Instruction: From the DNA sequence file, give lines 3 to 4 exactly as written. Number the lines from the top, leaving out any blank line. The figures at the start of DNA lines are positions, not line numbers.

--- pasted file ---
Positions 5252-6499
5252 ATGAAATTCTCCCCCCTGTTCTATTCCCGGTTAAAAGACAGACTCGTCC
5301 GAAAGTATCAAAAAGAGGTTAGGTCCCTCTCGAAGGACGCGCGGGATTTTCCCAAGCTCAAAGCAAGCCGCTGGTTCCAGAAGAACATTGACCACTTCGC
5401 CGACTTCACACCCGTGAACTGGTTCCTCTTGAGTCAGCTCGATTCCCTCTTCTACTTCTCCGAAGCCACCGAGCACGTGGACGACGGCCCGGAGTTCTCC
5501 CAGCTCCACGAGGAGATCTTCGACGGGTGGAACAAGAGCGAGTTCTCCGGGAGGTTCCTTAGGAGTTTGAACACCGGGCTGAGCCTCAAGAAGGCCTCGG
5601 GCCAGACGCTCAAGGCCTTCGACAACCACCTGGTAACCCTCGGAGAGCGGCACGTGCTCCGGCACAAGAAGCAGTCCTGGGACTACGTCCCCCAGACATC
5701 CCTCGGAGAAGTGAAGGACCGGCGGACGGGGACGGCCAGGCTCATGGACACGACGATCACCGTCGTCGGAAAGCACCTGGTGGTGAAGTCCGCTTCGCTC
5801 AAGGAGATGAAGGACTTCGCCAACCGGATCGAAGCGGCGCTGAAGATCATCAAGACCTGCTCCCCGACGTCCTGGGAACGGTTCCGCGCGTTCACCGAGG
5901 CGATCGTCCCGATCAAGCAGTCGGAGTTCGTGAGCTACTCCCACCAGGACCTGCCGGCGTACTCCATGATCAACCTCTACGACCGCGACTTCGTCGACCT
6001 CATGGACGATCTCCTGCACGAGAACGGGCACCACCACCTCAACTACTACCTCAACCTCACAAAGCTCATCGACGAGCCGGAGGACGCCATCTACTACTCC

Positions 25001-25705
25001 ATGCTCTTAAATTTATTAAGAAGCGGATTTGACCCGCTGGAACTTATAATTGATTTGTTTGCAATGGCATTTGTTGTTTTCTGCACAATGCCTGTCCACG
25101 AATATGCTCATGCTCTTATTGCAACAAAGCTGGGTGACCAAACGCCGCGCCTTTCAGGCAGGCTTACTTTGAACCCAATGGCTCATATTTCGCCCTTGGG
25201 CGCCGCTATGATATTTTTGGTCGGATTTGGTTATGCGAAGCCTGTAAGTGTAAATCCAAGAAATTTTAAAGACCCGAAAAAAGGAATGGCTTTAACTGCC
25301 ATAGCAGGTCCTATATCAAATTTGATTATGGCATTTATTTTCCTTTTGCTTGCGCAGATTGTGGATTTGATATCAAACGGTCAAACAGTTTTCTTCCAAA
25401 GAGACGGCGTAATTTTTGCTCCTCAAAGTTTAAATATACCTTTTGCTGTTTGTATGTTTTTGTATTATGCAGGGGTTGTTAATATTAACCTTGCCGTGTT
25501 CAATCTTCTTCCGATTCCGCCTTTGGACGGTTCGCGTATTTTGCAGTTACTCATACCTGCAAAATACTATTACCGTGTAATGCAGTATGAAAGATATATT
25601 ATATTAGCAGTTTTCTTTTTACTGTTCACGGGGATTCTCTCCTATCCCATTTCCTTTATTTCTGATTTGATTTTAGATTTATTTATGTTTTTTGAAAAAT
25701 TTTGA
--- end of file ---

5301 GAAAGTATCAAAAAGAGGTTAGGTCCCTCTCGAAGGACGCGCGGGATTTTCCCAAGCTCAAAGCAAGCCGCTGGTTCCAGAAGAACATTGACCACTTCGC
5401 CGACTTCACACCCGTGAACTGGTTCCTCTTGAGTCAGCTCGATTCCCTCTTCTACTTCTCCGAAGCCACCGAGCACGTGGACGACGGCCCGGAGTTCTCC